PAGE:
Ronald Reagan restated old foreign policy ideas in a new conciliatory tone today during a speech on the eve of the Illinois primary that was designed to show that he is not a warmonger.
Reagan's speech to the Chicago Council on Foreign Relations had been billed as "major foreign policy address" by Reagan adviser Richard V. Allen. The Reagan strategists thought so highly of the speech that they distributed a text for only the second time in the campaign, and Allen briefed reporters beforehand.
But almost all of the ideas expressed had been voiced by Reagan many times before, especially in a Feb. 15 speech at Worcester, Mass.
Reagan accused the Carter administration of pursuing a foreign policy of "vacillation, appeasement and aimlessness." He called in general terms for foreign policy based on "a clear vision of America's future," a strong economy, and a military buildup that would give the United States "the unquestioned capability to preserve world peace and our national security."
What was new today was Reagan's stress on the arms negotiations he said must arise from the buildup.
". . . We cannot negotiate arms control agreements that will slow down the Soviet military buildup as long as we let the Soviets move ahead of us in every category of armaments," Reagan said. "Once we clearly demonstrate to the Soviet leadership that we are determined to compete, arms control negotiations will again have a chance. On such a basis, I would be prepared to negotiate vigorously for verifiable reductions in armaments, since only on such a basis could reductions be equitable."
Reagan frequently has stressed his opposition to the unratified strategic arms limitation treaty (SALT II), saying that it would give the Soviets a military advantage over the United States.
In preparing for today's speech, Reagan assembled his senior staff and a group of seven outside advisers headed by former arms control agency director Fred C. Ikle for a three-hour meeting at the Altanta airport on March 10.
But the content of today's speech may have been determined in part by survey findings in the Illinois primary showing that some potential Republican voters are concerned about Reagan's hawkish international views.
The bland, unspecific nature of the speech also may have been influenced by a perception in the Reagan camp that the former California governor is now ahead in Illinois and shouldn't make waves.
One section of Reagan's speech raised the specter of Soviet domination of the Caribbean, where the candidate said that "totalitarian Marxists" control the island of Grenada. Reagan said the Cuban advisers on that island "are now training guerrillas for subversive action as in Trinidad and Tobago, Grenada's democratic neighbor."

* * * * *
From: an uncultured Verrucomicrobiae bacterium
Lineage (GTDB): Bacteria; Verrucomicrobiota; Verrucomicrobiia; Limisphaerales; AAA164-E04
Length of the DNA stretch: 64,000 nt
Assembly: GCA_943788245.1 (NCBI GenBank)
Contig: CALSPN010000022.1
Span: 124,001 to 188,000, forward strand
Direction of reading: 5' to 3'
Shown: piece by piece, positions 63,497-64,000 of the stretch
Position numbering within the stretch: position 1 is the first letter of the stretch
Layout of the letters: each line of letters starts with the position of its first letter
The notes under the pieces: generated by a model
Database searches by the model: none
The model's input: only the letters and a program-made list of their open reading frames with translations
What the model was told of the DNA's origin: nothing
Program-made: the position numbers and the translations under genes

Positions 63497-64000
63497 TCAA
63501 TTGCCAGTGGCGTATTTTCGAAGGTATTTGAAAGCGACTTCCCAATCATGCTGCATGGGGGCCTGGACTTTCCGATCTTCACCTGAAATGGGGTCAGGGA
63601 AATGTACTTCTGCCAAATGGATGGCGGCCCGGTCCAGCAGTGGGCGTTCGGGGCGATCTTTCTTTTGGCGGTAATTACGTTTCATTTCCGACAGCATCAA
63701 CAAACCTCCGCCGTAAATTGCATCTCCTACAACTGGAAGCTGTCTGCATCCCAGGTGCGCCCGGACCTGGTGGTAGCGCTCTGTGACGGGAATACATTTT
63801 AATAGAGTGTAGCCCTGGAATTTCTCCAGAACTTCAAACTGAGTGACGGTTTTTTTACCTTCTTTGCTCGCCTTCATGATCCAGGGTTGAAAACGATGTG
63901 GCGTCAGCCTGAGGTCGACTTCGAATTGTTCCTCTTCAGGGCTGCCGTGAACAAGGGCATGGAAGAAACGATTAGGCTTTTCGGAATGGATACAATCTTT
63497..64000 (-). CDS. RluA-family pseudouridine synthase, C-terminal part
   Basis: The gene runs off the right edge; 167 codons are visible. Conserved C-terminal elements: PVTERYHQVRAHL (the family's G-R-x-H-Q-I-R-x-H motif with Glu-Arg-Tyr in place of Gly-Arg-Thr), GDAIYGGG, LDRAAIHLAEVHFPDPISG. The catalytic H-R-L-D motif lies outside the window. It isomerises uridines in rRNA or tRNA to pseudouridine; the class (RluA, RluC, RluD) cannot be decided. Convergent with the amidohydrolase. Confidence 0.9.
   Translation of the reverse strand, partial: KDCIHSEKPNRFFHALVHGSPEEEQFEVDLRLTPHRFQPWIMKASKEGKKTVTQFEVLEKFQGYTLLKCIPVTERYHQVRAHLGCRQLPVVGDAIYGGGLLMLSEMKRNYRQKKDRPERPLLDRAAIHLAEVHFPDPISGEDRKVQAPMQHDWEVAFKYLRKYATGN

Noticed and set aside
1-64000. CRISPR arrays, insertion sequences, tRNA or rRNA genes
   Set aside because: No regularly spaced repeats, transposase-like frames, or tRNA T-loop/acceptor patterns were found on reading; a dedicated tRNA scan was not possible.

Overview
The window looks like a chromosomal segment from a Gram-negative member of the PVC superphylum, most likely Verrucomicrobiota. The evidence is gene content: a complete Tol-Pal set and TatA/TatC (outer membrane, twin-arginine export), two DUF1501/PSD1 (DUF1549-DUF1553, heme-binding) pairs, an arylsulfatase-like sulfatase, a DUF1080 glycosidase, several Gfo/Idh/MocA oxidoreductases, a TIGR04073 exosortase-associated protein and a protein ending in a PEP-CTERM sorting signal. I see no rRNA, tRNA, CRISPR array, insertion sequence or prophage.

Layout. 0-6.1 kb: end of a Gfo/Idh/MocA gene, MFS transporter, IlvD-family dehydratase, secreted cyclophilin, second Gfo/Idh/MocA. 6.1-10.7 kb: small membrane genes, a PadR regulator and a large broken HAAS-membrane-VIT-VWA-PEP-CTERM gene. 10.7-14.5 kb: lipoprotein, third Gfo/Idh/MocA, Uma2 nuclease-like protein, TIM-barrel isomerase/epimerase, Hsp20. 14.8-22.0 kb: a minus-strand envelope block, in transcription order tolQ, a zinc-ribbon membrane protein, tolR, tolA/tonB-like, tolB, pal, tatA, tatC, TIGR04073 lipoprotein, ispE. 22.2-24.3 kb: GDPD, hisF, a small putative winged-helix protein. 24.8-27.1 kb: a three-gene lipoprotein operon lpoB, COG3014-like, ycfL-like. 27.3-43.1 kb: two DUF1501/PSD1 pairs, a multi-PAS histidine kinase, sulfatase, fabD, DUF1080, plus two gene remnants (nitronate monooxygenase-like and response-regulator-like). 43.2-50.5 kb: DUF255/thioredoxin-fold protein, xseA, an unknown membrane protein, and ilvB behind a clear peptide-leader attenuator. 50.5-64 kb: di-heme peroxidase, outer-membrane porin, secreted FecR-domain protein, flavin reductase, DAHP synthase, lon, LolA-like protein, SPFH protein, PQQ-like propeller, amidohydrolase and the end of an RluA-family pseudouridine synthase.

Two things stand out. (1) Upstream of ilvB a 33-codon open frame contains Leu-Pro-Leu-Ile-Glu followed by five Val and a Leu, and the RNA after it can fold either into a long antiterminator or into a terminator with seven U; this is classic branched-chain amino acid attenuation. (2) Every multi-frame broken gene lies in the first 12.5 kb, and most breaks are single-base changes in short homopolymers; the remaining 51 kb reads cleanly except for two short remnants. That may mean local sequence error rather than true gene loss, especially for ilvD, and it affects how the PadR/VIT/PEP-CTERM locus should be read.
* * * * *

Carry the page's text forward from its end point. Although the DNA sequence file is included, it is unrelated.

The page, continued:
"Must we let Grenada, Nicaragua, El Salvador, all become additional 'Cubas,' new outposts for Soviet combat brigades?" Reagan continued. "Will the next push of the Moscow-Havana axis be northward to Guatemala, then to Mexico, south to Costa Rica and Panama?"
Reagan never did answer these questions. Nor would he give specifics on what he thought the U.S. military budget should be or on the weapons systems that this country should develop. When a questioner at the Foreign Relations Council asked for specifics on the military budget, Reagan replied, ". . . In national defense you have to spend whatever is necessary to deter the enemy."
In the briefing before the speech, Allen said that specifics will be forthcoming sometime in the spring as Reagan develops foreign policy alternatives to Carter's.
While Reagan has been trying to soften his foreign policy image, fading candidate George Bush has been trying to sharpen his. Before this same audience last Friday, Bush took a tougher line than Reagan did today, denouncing the administration for a policy of "bluff, bluster and political symbolism," and declaring that Carter should break off relations with Iran, close the Iranian embassy and define its policy towards Iranian nationals in this country.
Bush also gibed at Reagan's view expressed earlier that the Iranian militants should be given a deadline for release of the hostages, and that the United States should take an unspecified "unpleasant action" if the deadline is not met.
"Let's call it the Reagan secret plan for ending the Iranian hostage crisis."